While the north of the state grapples with floodwaters, southern Queensland is facing a desperate drought with no end in sight, especially for those towns trucking water.
Between 40 and 50 trucks a day have been carting water to the Southern Downs town of Stanthorpe since January last year.
The water supply in the town of Clifton, 45 kilometres south of Toowoomba, also ran dry in 2019, forcing the Toowoomba Regional Council to truck in at least 12 loads of water daily.
Neighbouring towns such as Highfields and parts of Toowoomba recorded falls as high as 100 millimetres over 24-hour periods in the past week, but no significant rainfall reached the critical dam catchments on the Southern and Darling Downs.
Bill Brown has been carting stock water to his small hobby farm outside Stanthorpe for the past year, with help from charities.
He is worried policy makers and communities elsewhere will forget about the drought now it’s less visible.
“The drought hasn’t broken, it’s gone into a green drought,” he said.
He said the waiting game for rain was frustrating, although he was happy for parts of Queensland that had recorded strong falls.
“I just shake my head in amazement. Good on them,” he said.
“We see the clouds build up here and then we watch them get darker and darker and disappear to the coast without really any heavy rainfall falling in our area.
Locals hope for ‘gully raker’
Leslie Dam and Storm King Dam in the Southern Downs were at 12.42 per cent and 19.9 per cent capacity respectively on January 4.
Connolly Dam, where the water is now trucked from, was at 78.9 per cent.
The Southern Downs Regional Council said while recent rainfall was welcome, none of the three dams had received enough inflows to change current water restrictions of 120 litres per person per day.
Stanthorpe resident Max Hunter said years of harsh drought and disappointment over rain had taken a toll on the community’s morale.
“It’s a bit disillusioning really when you read up in the north of Queensland the amount of rain that falls in a short amount of time.
“What we need is one good gully raker as you’d call it — five or six inches of rain in the right area followed up by other rain events.”
He said rain in the past week had helped to fill water tanks in surrounding rural areas, but it was disappointing to see it miss the storage dams.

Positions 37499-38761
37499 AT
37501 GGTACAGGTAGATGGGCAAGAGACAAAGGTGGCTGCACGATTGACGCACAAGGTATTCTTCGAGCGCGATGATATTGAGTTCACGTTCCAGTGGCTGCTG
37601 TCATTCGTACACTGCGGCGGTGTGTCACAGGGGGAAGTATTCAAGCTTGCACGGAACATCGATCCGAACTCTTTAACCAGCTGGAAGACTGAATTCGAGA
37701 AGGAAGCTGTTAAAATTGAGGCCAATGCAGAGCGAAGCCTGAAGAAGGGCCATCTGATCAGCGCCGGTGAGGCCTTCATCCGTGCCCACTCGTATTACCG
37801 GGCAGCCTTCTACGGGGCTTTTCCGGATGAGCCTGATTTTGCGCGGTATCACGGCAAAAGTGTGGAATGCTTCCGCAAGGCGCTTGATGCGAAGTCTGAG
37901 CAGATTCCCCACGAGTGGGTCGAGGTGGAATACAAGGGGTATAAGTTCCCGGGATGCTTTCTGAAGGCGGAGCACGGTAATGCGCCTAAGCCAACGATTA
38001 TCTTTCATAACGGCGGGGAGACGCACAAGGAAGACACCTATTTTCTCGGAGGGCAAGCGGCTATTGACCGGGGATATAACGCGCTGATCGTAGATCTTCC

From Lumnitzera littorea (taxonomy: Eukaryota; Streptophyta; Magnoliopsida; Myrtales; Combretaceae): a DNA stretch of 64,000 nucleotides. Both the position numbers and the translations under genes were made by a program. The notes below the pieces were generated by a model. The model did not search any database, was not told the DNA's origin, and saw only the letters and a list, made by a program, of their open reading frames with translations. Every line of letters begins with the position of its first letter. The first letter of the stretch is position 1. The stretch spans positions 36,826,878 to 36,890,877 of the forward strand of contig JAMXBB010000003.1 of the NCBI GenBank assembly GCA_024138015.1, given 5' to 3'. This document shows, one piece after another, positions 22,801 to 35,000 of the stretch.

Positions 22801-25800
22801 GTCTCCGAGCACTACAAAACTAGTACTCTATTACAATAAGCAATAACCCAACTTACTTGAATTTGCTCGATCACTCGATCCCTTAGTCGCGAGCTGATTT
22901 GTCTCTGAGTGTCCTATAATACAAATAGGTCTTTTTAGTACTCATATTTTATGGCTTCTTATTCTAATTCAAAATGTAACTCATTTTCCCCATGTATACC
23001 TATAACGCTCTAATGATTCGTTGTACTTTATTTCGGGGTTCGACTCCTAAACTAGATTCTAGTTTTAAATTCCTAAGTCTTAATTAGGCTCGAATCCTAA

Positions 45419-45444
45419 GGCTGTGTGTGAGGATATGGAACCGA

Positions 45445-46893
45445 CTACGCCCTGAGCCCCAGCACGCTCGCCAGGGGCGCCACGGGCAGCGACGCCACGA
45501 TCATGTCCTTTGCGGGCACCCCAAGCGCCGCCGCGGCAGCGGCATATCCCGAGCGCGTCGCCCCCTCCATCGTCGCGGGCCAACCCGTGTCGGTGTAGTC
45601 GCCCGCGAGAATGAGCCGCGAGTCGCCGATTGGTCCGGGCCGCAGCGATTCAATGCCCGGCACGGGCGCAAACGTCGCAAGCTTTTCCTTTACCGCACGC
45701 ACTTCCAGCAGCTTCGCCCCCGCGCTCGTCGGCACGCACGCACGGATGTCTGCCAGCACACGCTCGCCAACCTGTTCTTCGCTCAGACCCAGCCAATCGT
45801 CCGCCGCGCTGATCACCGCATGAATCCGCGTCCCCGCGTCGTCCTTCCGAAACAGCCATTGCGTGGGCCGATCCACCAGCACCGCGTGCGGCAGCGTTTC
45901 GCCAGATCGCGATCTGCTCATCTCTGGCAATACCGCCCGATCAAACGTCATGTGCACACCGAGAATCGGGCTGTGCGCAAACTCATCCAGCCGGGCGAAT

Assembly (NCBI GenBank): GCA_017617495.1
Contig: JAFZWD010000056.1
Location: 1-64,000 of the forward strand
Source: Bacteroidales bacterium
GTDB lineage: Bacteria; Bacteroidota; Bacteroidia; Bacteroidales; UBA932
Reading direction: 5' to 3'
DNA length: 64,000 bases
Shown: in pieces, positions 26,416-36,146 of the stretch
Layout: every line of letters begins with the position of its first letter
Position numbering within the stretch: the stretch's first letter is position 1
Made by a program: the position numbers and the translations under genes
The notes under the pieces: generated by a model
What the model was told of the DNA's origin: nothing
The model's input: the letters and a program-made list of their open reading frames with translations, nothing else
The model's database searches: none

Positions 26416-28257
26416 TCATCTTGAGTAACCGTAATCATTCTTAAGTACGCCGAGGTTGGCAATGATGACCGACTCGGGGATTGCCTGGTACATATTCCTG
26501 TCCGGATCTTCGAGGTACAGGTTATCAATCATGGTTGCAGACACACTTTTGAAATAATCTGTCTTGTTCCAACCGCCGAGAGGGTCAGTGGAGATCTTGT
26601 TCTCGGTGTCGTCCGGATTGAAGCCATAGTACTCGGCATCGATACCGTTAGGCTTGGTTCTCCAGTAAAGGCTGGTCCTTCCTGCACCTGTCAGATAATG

“Yard dams seem to be okay, but it’s the larger dams that the farmers rely on for their irrigation to get them through the season,” he said.
“Consistent rain is harder to come by and … it’s very concerning [for] future generations.”
Funding future uncertain
In July last year, the Toowoomba Regional Council wrote to the State Government seeking financial support for its $92,000 monthly water-carting bill to supply Clifton.
Councillor Nancy Somerfield said she was hopeful they could reach an agreement in 2021.
“Any chance we get we do mention that issue. It’s fallen on deaf ears to this stage but we’ll continue to pursue that,” she said.
The Toowoomba Regional Council’s three dams were at a combined level of 31 per cent on January 5.
Water Minister Glenn Butcher said the State Government was considering the region’s water needs, including the potential for a pipeline linking Wivenhoe Dam to the Southern Downs via Toowoomba.
The Government has been covering the full costs of carting water to Stanthorpe, but its agreement with the Southern Downs Regional Council is due to expire next month.
“We will continue to monitor forecasts and rainfall in order to make a decision about water carting beyond February 2021,” Mr Butcher said.
Rain ‘a matter of time’, BOM says
The Bureau of Meteorology said the past week’s falls around southern Queensland were good overall but patchy, with the driest parts around the Granite Belt.
“Places like Crows Nest and Highfields just north of Toowoomba all got falls in the triple digits,” meteorologist Livio Regano said.
“For the Southern Downs it’s probably more in the 20 to 50 millimetre range.
But he said the current La Niña weather event could still bring much-needed rain to the dam catchments before the end of the wet season.
“There’s every chance that in the next month of two the sky opens up and we get what we missed out on,” Mr Regano said.
“But all the stars are lined up in a way that favours better than average rain, so it’s only a matter of time.”